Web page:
Hopi artist finds his individuality within carving tradition

Ryan Gashweseoma uses carpentry background to combine Kachina dolls with jewelry boxes

Ryan Gashweseoma stands with an award winning Kachina box at the Hopi Festival of Art and Culture July 7 at the Museum of Northern Arizona. Ryan Williams/NHO

Ryan Gashweseoma stands with an award winning Kachina box at the Hopi Festival of Art and Culture July 7 at the Museum of Northern Arizona. Ryan Williams/NHO

KINGMAN, Ariz. - Hopi carver Ryan Gashweseoma is a union carpenter by trade. When he decided to become a carver, he wanted to do something different and add something more to his kachina dolls.

He learned carving from his uncles and grandpas. Gashweseoma makes custom jewelry boxes made from exotic wood from Africa, South America, Asia, Europe and Australia. He puts the kachina dolls on top of the jewelry boxes and makes different designs around them.

"I put in the story of the dolls of the meaning of the dolls that go with the designs," Gashweseoma said.

He said that his carpentry background helps him to deal with different types of angles and machines and inlay, all of which help him with his carving.

Gashweseoma said that each box is made after thinking of the dolls first and then looking at different jewelry boxes. He finds a way to combine the two together, incorporating the different designs, different distinct colors and different grains. Having a good eye for matching different types of wood is necessary. He then thinks again of a kachina doll and the story that goes behind it.

"When I think about the kachina, I start thinking about the designs that will incorporate into the box itself with that kachina," Gashweseoma said.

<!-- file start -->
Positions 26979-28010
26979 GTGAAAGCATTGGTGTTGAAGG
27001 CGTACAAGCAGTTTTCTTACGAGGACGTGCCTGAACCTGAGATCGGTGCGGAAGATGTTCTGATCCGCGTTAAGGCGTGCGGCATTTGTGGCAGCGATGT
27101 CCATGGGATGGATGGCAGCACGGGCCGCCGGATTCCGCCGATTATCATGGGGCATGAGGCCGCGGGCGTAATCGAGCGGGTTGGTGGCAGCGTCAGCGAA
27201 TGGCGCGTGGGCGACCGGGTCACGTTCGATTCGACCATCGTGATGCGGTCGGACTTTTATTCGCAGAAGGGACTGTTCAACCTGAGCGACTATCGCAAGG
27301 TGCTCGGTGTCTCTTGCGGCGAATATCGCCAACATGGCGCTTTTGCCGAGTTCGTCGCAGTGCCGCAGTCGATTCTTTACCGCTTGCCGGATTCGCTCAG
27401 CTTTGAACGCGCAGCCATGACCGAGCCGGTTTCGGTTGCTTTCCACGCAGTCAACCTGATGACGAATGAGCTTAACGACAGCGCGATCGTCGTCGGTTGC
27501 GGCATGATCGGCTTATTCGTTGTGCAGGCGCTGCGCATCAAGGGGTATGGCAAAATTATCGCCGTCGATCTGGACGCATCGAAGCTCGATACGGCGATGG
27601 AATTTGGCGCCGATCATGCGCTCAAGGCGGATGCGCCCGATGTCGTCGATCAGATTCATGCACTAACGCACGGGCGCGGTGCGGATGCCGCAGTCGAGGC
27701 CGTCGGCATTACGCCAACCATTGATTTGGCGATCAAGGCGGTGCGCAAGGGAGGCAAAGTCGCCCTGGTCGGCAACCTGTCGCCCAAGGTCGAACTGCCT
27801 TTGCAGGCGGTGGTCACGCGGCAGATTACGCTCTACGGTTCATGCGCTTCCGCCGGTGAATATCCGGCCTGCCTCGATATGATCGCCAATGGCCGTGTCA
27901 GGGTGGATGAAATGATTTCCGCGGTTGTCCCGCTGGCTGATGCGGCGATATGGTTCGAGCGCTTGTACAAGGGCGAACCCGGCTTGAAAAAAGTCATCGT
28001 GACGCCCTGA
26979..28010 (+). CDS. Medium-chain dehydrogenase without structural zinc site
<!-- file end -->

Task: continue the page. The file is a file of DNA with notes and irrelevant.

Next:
The boxes can take about a week to two weeks to make depending on the size and detail involved. But a five by five inch box would take about two days to make.

Gashweseoma shows and sells his work at different Indian markets across the country. He has work displayed in Sedona and a museum in Los Angeles. He was recently part of the Hopi Fest at the Museum of Northern Arizona in Flagstaff.

He does take special orders from people he meets across the country. Gashweseoma said typically someone will order a specific type of doll after they hear a story that resonates with them. Then he is free to pick whatever wood he thinks will match the doll.

He said his wife's uncle introduced him to the Native markets when he didn't know anything about them. In November he will have been participating in the markets for four years. Gashweseoma finds that the Indian markets are a great place to meet other artists. Many have turned into good friends. The Indian markets also give him the opportunity to share his way of life with people around the country who know little about Native America.

"I like sharing my culture and I want people to recognize who we are and for them to have knowledge about the Hopi people," Gashweseoma said. "I try to teach people about who we are, where we come from and what our traditions are."

He said the recent sale of Hopi sacred objects in France was a hurtful example of people not understanding the Hopi culture.

"That was part of our people and our history that shouldn't have been shared, and it was very hurtful and brought a lot of tears to our Hopi people," Gashweseoma said. "But we have to keep moving forward in this life and keep our heads up so we don't dwell in the past."

Gashweseoma was born in the Village of Moenkopi and went to Moenkopi Day School. He graduated high school at Tuba City High School in 2003. He is the oldest of five. His father and his grandfather are both traditional weavers. His grandpas carve kachinas. He has a wife and a four- year-old daughter.

He has won a number of ribbons and awards and he won first place for fine art sculpture recently.

"It's nice when people recognize your work and how much work goes into it," Gashweseoma said.

Gashweseoma can be reached at his Facebook page by searching for talaviwoodwork or by email at gash_03@yahoo.com.

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